English Romantic Hellenism
The relationship between the literary Romantic movement and the growing interest in ancient Greek literature, mythology, art, and culture in nineteenth-century England is a complex one; scholars rarely agree on which development is an offshoot of the other. While Harry Levin (1931), in the first major study of English Romantic Hellenism, maintained that the "cult of Greece" became a "mere enthusiasm" among a "long series of romantic obsessions," James Osborn (1963) pinpoints Romantic Hellenism as a part of the larger Neo-Hellenism movement. While the boundaries of these movements remain blurred, it is clear that during the late eighteenth century and early nineteenth century, in the aftermath of the eighteenth century's neo-classicism, England became increasingly enamored of Greece, and the Romantic poets—most notably Lord Byron, Percy Bysshe Shelley, and John Keats—turned to the past and to the East for inspiration.
Several concurrent developments influenced a shift in English attention from Rome to Greece during the eighteenth and nineteenth centuries. In terms of literature, the writings of ancient Rome and Greece had long been lumped together under the rubric of "classical studies." Typically, Latin translations of Greek works served as the basis of such studies, due in part, John Churton Collins (1910) notes, to the difficulty of the Greek language. But gradually, a separation of Roman and Greek cultures began to occur, resulting in a new respect for Greek works as the models on which subsequent Roman literature was based. At the same time, Greece was experiencing a new wave of travelers to its shores. French and English travelers to Greece published accounts of their observations, and in the mid-eighteenth century, two British artists, James Stuart and Nicholas Revett, set out to measure the Parthenon and other Greek structures. James Osborn notes that with the publication of their The Antiquities of Athens, Measured and Delineated (1762), a new Grecian fashion in architecture and decoration took hold in England. Countless similar excursions to Greece followed, and soon overlapped with interest in Greek literature, as scholars sought to investigate the veracity of Homer and his works. Finally, it must be noted that in 1800, Thomas Bruce, seventh Earl of Elgin, had plaster casts made of Greek statues of the Parthenon. Elgin was also authorized to remove pieces of statuary on which there appeared inscriptions. The "Elgin marbles," as they became known, soon arrived in England (many by 1804) and in 1816 were purchased for the country by the British government.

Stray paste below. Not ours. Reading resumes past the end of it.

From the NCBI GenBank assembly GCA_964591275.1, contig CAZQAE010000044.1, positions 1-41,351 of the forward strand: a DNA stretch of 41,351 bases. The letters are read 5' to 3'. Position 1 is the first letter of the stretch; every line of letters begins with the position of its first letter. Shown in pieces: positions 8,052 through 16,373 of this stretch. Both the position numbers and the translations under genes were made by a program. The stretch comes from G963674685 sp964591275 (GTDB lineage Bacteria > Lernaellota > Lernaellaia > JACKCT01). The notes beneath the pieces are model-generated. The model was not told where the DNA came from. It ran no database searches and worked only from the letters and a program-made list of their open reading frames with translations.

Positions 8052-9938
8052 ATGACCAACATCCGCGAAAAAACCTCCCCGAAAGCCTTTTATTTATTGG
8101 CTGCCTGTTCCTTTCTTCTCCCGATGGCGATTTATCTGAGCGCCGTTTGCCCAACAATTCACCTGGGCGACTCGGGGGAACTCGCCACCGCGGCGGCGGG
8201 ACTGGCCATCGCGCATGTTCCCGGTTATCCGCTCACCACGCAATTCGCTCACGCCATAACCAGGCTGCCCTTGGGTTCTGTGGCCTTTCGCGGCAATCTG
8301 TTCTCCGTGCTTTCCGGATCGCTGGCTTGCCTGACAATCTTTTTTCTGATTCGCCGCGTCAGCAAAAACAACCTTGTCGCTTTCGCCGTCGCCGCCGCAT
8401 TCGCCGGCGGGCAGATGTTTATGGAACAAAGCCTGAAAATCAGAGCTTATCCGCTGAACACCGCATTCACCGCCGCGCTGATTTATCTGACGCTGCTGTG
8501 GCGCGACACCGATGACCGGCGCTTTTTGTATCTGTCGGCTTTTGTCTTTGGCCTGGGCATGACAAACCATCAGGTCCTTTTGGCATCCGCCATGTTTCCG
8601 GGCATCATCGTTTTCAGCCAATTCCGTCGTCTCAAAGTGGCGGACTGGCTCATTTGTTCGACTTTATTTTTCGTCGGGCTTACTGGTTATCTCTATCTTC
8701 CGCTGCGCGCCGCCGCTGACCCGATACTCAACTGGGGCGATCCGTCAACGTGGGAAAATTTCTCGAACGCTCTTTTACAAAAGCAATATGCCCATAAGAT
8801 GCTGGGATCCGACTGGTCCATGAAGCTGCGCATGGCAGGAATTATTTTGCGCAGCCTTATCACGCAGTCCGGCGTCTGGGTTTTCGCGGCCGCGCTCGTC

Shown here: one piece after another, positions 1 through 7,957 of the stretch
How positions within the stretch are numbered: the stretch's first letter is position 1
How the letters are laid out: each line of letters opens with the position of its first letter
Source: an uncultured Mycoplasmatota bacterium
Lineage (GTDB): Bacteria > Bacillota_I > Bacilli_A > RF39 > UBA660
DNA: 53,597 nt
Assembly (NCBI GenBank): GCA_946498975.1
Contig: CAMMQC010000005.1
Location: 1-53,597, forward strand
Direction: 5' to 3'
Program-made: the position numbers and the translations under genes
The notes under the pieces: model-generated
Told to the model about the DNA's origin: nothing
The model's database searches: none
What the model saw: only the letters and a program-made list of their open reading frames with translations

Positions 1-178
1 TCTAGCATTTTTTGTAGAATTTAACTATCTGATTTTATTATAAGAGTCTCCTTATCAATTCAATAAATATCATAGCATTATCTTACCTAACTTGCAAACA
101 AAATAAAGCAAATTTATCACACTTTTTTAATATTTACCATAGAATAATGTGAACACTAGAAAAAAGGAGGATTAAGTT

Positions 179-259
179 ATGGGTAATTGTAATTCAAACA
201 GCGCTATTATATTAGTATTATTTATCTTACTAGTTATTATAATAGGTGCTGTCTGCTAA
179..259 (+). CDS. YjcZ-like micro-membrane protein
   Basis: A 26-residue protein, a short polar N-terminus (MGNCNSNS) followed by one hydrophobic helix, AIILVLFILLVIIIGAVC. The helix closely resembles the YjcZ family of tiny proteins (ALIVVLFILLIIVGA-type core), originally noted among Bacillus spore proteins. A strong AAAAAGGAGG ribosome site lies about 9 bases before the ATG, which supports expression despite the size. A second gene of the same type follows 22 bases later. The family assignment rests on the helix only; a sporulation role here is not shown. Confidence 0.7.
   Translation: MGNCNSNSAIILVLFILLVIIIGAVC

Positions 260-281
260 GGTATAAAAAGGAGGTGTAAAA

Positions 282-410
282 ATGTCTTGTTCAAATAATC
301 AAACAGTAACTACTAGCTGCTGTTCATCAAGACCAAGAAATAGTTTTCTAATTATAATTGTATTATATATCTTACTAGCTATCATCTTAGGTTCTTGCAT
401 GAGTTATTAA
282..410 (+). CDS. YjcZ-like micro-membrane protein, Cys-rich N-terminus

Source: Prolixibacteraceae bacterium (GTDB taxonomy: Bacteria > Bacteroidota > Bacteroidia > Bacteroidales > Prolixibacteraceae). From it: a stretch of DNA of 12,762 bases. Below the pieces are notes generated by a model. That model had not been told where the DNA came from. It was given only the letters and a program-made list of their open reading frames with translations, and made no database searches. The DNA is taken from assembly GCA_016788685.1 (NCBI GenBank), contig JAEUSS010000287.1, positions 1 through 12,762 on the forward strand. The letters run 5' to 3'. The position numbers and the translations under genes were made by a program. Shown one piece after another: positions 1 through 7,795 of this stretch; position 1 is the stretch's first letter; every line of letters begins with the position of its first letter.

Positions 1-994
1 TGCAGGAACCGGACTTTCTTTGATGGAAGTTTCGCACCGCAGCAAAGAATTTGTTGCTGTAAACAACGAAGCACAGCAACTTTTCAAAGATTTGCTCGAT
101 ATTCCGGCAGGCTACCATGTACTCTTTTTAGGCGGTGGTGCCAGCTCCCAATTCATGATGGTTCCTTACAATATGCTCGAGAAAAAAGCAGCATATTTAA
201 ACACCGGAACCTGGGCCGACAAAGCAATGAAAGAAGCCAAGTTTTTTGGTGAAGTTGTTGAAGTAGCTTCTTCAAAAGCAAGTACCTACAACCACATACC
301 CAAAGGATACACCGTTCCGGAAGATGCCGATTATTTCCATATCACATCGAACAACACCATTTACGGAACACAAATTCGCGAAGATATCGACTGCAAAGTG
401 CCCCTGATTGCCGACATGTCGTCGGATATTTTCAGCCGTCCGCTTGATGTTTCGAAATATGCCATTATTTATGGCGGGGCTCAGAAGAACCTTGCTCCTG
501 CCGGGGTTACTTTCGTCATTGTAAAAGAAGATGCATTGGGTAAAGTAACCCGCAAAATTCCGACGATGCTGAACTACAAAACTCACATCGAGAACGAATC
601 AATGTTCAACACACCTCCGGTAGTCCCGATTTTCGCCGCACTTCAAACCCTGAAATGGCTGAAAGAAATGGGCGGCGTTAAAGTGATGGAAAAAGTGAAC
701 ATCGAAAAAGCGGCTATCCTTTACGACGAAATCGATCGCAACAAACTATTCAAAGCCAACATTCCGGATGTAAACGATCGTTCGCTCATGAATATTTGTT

The late eighteenth and early nineteenth centuries also saw numerous developments within the field of mythography. Throughout most of the eighteenth century, explains Alex Zwerdling (1964), mythographers were primarily concerned with making pagan "idolotary" acceptable to a Christian audience. While the typical eighteenth-century attitude toward Greek mythology was a negative one, it remained a source of interest, mainly out of a sense of obligation to classical studies. By the late eighteenth century, the distortion of Greek myth for the sake of Christian sensibilities was becoming increasingly unpalatable to the growing Romantic movement. Greek mythology underwent a revival in which it was presented factually and objectively, rather than being reduced to Christian allegory. These more "scientific" treatments, as well as more comprehensive studies of lesser known myths, became the point-of-entry into Greek myth for many Romantics. Edward B. Hungerford (1941) stresses that for Shelley and Keats, as well as other Romantics, mythology became a "new language" for exploring religious and spiritual themes.
Before long, such shifts in attitudes were reflected in the works of England's Romantic poets. Lord Byron, just prior to his departure for Greece in 1809, disparaged the Elgin marbles as "freaks" and "mutilated blocks of art." After having...
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